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Takeda, Portal Instruments to Develop Needle-Free Drug Delivery Device

Friday, November 10, 2017   (0 Comments)
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Takeda Pharmaceutical Company and Portal Instruments announced a collaboration to develop and commercialize Portal’s needle-free drug delivery device for potential use with Takeda’s investigational or approved biologic medicines. The Portal device was developed at the Massachusetts Institute of Technology (MIT) in the laboratory of Professor Ian Hunter. The technology has the potential for applications across a range of biologic medicines that currently require administration through an injection.

The first Takeda development program to potentially utilize this device will be for investigational use with Entyvio® (vedolizumab), a monoclonal antibody for adults with moderately to severely active ulcerative colitis (UC) or Crohn’s disease (CD), which is currently administered through intravenous infusion. A Phase III clinical trial program is currently evaluating the efficacy and safety of a subcutaneous formulation of vedolizumab in adults with moderately to severely active UC or CD.

“There is a need for options to keep improving the experience for patients with life-long, chronic conditions that are managed with the intravenous infusions of biologic medicines,” said Stefan Koenig, Global Program & Brand Lead at Takeda. “This partnership with Portal demonstrates Takeda’s leadership in supporting patients with GI diseases and our commitment to evolve the management of these diseases, such as inflammatory bowel disease, by potentially offering patients the ability to administer treatment in their own at home with a needle-free system.”

“Working with Takeda to adapt the Portal device underscores our mission to empower patients with a leading, next-generation drug delivery platform for self-administration that is designed to reduce the pain and anxiety associated with needle injections in addition to reducing administration time,” said Patrick Anquetil, CEO of Portal. “This partnership allows us to work collaboratively with Takeda’s highly experienced R&D team and provides the first opportunity to introduce the Portal device to patients, a pivotal step as we continue to expand its potential and grow our business.”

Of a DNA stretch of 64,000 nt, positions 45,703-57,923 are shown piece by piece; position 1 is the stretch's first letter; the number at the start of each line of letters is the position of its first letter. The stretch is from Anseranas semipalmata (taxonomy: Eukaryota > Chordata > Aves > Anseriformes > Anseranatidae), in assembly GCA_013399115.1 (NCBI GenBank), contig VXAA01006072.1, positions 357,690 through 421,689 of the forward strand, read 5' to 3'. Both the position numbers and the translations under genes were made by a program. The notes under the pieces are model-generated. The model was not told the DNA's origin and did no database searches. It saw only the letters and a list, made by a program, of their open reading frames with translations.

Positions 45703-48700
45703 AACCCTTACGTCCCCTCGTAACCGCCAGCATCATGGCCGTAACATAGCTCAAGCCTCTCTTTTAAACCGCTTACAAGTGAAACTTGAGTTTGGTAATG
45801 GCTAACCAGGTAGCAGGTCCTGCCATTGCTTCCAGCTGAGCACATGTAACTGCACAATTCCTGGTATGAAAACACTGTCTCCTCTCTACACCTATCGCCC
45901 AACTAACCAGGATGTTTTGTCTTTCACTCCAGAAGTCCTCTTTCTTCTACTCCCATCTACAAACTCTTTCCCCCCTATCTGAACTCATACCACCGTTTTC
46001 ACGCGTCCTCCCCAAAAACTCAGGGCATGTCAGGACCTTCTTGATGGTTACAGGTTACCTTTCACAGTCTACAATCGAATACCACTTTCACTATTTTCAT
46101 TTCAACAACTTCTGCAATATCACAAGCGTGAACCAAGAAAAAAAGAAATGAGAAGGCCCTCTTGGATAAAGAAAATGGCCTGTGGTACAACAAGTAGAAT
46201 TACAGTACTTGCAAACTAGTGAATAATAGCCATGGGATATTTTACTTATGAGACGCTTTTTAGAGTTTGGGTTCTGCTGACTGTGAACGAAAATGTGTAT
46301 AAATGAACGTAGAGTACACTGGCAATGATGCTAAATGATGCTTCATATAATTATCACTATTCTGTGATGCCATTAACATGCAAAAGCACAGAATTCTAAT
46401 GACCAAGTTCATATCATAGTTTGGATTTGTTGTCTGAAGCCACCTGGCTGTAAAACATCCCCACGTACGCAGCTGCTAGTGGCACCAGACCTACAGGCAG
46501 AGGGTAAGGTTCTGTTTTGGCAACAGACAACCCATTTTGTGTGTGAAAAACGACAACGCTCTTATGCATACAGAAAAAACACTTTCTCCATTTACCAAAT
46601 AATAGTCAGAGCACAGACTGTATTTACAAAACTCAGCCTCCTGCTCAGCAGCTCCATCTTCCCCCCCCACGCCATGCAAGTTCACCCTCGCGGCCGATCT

Portal’s needle-free drug delivery device delivers the biologic through a pressurized liquid instead of a needle, and has been clinically shown to be less painful and preferred by patients compared to a standard needle-based injection.1 This needle-free device is expected to be self-administered by patients at home.

Under terms of the agreement, Portal will receive an initial payment with the potential to earn additional payments of up to $100 million subject to achievement of specified development, regulatory and sales-based milestones and royalties.

About Entyvio® (vedolizumab)

Vedolizumab is a prescription medicine approved for adults with moderate to severe ulcerative colitis (UC) or Crohn's disease (CD).2,3 In people with UC and CD, there’s an increased number of inflammatory white blood cells entering the mucosal lining of the bowel.4 The presence of these inflammatory cells can lead to the symptoms most commonly seen in people who have UC or CD.5,6,7 Vedolizumab is designed to reduce this inflammation by blocking the movement of the white blood cells into the inflamed gut tissue.4 Mucosal addressin cell adhesion molecule 1 (MAdCAM-1) is preferentially expressed on the endothelial lining of blood vessels in the lymphoid tissue of the bowel.8 The alpha4beta7 (α4β7) integrin is expressed on a subset of circulating white blood cells.4 Vedolizumab specifically binds to the α4β7 integrin and blocks its interaction with MAdCAM-1, therefore inhibiting the white blood cells from entering the inflamed gut tissue, thus decreasing inflammation.4

About Ulcerative Colitis and Crohn’s Disease

Ulcerative colitis (UC) and Crohn’s disease (CD) are two of the most common forms of inflammatory bowel disease (IBD).9,10 Both UC and CD are chronic, relapsing, remitting, inflammatory conditions of the gastrointestinal (GI) tract that are often progressive in nature.4,11UC only involves the large intestine as opposed to CD which can affect any part of the GI tract from mouth to anus.7,12 CD can also affect the entire thickness of the bowel wall, while UC only involves the innermost lining of the large intestine.7 UC often presents with symptoms of abdominal discomfort, loose bowel movements, including blood or pus.7,13 CD commonly presents with symptoms of abdominal pain, diarrhea and weight loss.5 The cause of UC or CD is not fully understood, however recent research suggests hereditary, genetics, environmental factors and/or an abnormal immune response to microbial antigens in genetically predisposed individuals can lead to UC or CD.7,14,15


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